BOB SCHIEFFER: What intrigued you most about this report? What do you think needs to be investigated now? 

REP. CUMMINGS: Oh my God, I- I think we need- we need to look at the finances of this president that- I think we need to look at what he knew, what we, with regard to the firing and of various people, we need to- to know what, why Mr. Barr gave us a- a one-sided summary which has almost no resemblance to what's actually in the report. And we also need to know something else, Bob, we know- we need to know from the- Mr. Mueller, exactly what his intentions were. Did he intend for us, as a Congress, to look at this and take some type of action or did- or did he- did he feel as if there was truly no collusion or conspiracy? We need to hear that, and then- and then we also need to hear from people like the counsel for the president and see what Mr. McGahn, who was very clearly disobeying the president in many instances and actually by disobeying him, he came to his rescue. 

BOB SCHIEFFER: Talk to me about the way the- this- this report was released. First, we get a letter that suggests the president hasn't been found guilty of- of anything and then they choose to release it on Easter weekend when most people are thinking about things other than politics. Was this some kind of a public relations plan to- to soften the blow of this thing or did it just happen this way? 

REP. CUMMINGS: No, I don't think it just happened this way. It's too many things that happened. And then don't forget he talked about the Trump campaign being spied upon, and there was so much here. But clearly this- the- Mr. Barr is acting as the defense counsel for the president of the United States. When really, Bob, he's supposed to be our lawyer, the people's lawyer. And I- and I'm appealing to Mr. Barr to please do the job that you are supposed to do. There's supposed to be some kind of independence, but he bent over backwards to give this president the benefit of the doubt. He even expressed empathy with the fact that the president, when he came in, was under pressure. Well, all presidents are under pressure and if they're not- don't expect to be under pressure- they shouldn't do the job.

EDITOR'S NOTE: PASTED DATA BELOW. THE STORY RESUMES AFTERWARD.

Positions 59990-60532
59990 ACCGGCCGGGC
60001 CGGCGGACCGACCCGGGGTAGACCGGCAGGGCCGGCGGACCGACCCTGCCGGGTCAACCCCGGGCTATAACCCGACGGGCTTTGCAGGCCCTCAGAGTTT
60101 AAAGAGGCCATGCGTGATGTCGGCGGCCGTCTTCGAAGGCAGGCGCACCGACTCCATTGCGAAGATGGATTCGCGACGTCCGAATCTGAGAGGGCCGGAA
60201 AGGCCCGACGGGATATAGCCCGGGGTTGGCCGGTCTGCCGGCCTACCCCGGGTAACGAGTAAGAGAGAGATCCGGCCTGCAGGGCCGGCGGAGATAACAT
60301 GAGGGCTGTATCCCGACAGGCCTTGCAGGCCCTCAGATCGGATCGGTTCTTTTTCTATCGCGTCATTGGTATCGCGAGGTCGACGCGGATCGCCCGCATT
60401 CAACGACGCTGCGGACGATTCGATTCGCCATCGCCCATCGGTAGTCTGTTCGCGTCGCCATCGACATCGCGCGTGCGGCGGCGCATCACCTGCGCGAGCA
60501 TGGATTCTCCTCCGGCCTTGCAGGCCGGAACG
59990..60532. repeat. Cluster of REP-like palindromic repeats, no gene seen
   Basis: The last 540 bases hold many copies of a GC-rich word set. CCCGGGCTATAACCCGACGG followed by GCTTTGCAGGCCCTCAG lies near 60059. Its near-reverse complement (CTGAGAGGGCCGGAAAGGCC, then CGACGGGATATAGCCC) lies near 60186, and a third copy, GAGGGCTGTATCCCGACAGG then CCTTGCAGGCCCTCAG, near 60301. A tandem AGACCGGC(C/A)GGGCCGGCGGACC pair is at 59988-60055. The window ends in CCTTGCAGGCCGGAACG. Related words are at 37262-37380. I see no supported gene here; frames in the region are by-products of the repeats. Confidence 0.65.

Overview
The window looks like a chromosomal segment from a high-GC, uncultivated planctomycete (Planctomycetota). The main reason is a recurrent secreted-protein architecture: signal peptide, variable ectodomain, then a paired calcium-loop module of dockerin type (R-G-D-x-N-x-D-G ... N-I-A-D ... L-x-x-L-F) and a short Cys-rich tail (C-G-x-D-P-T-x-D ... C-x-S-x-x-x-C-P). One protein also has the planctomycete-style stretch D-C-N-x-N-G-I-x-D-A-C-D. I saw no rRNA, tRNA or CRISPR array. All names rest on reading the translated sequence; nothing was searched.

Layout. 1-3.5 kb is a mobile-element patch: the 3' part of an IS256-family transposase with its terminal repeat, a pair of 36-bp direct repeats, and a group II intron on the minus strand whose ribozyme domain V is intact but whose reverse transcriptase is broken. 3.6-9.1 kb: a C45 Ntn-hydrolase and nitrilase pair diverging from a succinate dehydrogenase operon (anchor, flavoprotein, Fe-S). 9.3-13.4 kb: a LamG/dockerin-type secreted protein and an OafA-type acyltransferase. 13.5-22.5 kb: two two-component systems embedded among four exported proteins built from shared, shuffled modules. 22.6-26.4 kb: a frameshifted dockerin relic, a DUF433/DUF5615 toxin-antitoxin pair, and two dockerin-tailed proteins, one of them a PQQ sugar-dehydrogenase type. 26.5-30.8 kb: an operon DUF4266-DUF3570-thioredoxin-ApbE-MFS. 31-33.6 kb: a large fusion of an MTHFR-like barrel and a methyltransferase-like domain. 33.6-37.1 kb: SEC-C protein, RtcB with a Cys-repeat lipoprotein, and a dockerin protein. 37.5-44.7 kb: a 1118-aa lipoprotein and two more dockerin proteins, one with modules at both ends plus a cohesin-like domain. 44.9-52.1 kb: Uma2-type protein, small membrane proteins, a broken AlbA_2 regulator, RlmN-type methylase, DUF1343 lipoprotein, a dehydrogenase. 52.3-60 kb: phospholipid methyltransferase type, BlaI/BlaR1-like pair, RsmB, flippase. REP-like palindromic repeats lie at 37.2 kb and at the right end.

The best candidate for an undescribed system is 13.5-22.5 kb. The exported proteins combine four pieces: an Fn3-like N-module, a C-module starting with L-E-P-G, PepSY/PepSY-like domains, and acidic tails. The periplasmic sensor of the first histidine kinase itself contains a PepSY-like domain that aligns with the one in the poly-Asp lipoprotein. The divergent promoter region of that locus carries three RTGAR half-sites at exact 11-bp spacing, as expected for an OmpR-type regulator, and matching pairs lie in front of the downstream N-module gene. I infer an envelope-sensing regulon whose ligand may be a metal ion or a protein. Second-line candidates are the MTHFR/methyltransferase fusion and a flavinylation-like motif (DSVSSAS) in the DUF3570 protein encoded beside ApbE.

BOB SCHIEFFER: What about McGahn are we- how do you feel about what he did? 

REP. CUMMINGS: You know I- I- feel pretty good about McGahn, because McGahn stood up to this president, and there- there are a lot of McGahns out there, and we need more of them to stand up. And- and Bob I'm telling you, I'm going to- I'm going to fight with everything I've got because I- as I told the president not long ago when I met with him, "I said Mr. President the greatest thing that you and I can do is leave a democracy intact for generations yet unborn."

BOB SCHIEFFER: What did he have to say to you about that? 

REP. CUMMINGS: He just smiled and put his head down and that was it.

BOB SCHIEFFER: Mr. Chairman, and this will be my final question, the investigation itself, did Special Counsel Mueller do a good job?

REP. CUMMINGS: I think- I- I think he did do a good job. But I will know better once we see the report, the unredacted report- report come out. I want to say to everybody, all of my whistleblowers we need your help because the- the president and his lawyers are blocking all- every bit of information that we need to do our investigation. He has been trying to block us. I beg you, whistleblowers, come out, help us, call us.

BOB SCHIEFFER: Mr. Chairman, thank you so much for joining us this morning. 

REP. CUMMINGS: Thank you.